The field of biomimicry has given rise to a number of technological innovations. One of the most commonly associated technologies with the natural world has been the observation of birds for flight. Electricity has been learnt from eels, while the strong properties of spider webs has evolved parachute cords and the sticky pads from the tiny toes of a gecko have been inspiration for an adhesive so strong that a small business card is reported to carry 700lb.
Although not likely to be pure enough for the requirements of a lab, we have pulled together a few different ways that the natural world purifies its water.
Bioremediation of apple and tomato peels have been found to absorb negatively charged pollutants in water. The team at the National University of Singapore (NUS) began the study with tomato peels due to the fruit being one of the most commonly eaten foods in the world. It was found that tomatoes remove organic pollutants including metal ions from water.
The study continued with apples, where the ability of the peel to absorb water containing negatively charged pollutants was enhanced by coating with zirconium oxides. This effectively removed ions such as phosphate, arsenite and chromate. Current research in Brazil is looking at other materials such as banana peels, peanut shells and coconut fibres for similar properties.
In nature, peat is used as a natural water filtration system. Bogs, where peat is formed, are naturally high in organic material and have a low pH. The tight mesh of roots and branches as they are gradually compressed by the peat effectively act as a barrier, filtering out possible pollutants in the water.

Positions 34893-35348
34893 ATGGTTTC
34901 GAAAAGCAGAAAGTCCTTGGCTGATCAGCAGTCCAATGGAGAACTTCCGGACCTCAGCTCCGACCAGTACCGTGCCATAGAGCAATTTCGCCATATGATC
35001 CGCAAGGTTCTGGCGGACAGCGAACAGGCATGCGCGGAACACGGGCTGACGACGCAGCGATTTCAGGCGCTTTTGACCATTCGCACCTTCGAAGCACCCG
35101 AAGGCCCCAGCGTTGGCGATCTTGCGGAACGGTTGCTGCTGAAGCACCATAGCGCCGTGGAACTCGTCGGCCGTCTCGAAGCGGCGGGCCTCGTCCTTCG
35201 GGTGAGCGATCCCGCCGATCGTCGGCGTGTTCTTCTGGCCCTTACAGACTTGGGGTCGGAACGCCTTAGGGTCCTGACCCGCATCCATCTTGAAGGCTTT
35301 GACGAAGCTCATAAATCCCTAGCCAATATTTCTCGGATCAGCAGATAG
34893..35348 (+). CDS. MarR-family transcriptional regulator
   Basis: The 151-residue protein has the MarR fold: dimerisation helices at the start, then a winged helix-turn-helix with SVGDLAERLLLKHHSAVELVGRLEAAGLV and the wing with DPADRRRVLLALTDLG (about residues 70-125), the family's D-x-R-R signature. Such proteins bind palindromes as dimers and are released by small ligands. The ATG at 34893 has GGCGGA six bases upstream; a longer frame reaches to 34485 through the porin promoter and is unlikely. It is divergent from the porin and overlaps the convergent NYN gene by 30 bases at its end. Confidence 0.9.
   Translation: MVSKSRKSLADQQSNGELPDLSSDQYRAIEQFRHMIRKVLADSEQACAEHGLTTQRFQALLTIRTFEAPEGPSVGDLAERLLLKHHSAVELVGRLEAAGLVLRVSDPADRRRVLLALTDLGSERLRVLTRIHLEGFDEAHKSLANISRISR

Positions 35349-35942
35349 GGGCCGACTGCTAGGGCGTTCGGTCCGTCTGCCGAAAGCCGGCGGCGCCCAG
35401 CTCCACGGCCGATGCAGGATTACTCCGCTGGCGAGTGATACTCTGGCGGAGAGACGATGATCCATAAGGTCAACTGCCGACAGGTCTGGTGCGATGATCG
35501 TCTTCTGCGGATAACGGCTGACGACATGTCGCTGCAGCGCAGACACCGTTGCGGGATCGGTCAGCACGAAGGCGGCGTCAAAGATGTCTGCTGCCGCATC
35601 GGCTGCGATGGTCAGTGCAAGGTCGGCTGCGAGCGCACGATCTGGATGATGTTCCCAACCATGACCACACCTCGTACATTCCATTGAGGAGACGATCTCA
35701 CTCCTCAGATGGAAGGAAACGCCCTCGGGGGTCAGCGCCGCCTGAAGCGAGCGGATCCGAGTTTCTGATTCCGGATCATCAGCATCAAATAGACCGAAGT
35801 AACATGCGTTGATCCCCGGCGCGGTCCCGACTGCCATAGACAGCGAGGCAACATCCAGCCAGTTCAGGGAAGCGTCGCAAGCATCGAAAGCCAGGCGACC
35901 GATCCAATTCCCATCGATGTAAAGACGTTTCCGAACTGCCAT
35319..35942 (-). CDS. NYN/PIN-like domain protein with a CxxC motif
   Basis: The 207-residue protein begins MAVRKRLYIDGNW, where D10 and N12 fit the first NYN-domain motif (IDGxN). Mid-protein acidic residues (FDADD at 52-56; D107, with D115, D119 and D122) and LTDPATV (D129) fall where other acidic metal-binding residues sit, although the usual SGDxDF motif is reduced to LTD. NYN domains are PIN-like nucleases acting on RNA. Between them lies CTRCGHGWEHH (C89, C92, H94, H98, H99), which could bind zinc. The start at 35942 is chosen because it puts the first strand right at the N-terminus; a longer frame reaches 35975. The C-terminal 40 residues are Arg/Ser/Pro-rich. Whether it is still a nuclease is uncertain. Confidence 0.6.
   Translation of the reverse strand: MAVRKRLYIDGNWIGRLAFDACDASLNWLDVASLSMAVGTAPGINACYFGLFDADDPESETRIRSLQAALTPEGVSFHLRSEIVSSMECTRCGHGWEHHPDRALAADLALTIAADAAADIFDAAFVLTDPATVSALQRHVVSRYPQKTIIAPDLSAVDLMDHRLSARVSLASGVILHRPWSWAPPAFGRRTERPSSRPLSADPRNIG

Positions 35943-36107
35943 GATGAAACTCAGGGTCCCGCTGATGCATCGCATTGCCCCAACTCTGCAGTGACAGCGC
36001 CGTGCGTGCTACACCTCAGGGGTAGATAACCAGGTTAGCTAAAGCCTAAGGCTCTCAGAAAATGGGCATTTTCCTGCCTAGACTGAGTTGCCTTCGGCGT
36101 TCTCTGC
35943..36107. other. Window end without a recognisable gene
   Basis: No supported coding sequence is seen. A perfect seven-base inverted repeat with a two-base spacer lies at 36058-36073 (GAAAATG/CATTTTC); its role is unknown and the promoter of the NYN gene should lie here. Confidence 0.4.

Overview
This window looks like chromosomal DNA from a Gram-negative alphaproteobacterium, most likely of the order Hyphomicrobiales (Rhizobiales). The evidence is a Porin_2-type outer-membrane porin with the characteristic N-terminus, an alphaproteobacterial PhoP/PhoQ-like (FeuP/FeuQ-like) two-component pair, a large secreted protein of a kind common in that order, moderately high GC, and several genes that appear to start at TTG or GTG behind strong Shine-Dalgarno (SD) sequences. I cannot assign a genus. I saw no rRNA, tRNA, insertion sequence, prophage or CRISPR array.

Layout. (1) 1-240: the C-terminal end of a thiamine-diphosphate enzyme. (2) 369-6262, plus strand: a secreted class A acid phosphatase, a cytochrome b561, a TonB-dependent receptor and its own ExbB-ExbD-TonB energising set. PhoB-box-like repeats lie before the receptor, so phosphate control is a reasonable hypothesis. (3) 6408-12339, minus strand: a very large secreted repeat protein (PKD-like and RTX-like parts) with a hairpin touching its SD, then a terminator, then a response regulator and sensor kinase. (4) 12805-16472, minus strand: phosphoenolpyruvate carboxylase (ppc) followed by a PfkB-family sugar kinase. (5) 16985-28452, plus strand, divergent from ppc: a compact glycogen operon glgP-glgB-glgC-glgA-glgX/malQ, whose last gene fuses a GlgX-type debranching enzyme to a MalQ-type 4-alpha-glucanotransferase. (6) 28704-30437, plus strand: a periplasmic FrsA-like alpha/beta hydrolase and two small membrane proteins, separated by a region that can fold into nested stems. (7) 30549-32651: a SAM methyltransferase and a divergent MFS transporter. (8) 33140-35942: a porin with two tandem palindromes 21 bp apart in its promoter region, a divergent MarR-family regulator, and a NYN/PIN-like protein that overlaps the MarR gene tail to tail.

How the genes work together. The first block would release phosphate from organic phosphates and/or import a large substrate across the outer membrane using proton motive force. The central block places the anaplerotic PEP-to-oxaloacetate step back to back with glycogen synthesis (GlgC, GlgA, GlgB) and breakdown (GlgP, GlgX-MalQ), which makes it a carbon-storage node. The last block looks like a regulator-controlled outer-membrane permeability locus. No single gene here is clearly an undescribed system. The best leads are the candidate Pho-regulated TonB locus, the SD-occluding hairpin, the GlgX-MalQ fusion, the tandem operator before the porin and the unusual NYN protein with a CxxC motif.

According to research conducted by Penn State horticulturists, plant roots that are mixed with layers of ‘rubbish’ can filter and purify the dirty water from a washing machine. This in turn can be recycled for use in growing plants and flushing toilets. In a time when the issues around water scarcity are becoming better understood, as highlighted by the UN World Water Day, it is a great way of recycling our planet’s precious supply of water.
A team at MIT have discovered that the leaves of a pine tree can produce up to four-liters of pure water every day.
A small piece of sapwood from a conifer can filter up to 99% of bacteria, including E. coli through the xylem tissue that typically transports the sap from the roots of a tree to the leaves. The team found that the hydrated sapwood can filter out particles greater than 70nm in size, and could possibly pave the way for the exchange of carbon-based filters for the much cheaper wood options.
While scientists will continue to monitor and mimic nature to solve human problems of all scales, we can continue to look at ways to improve our technologies and designs of water purification systems for ultrapure water.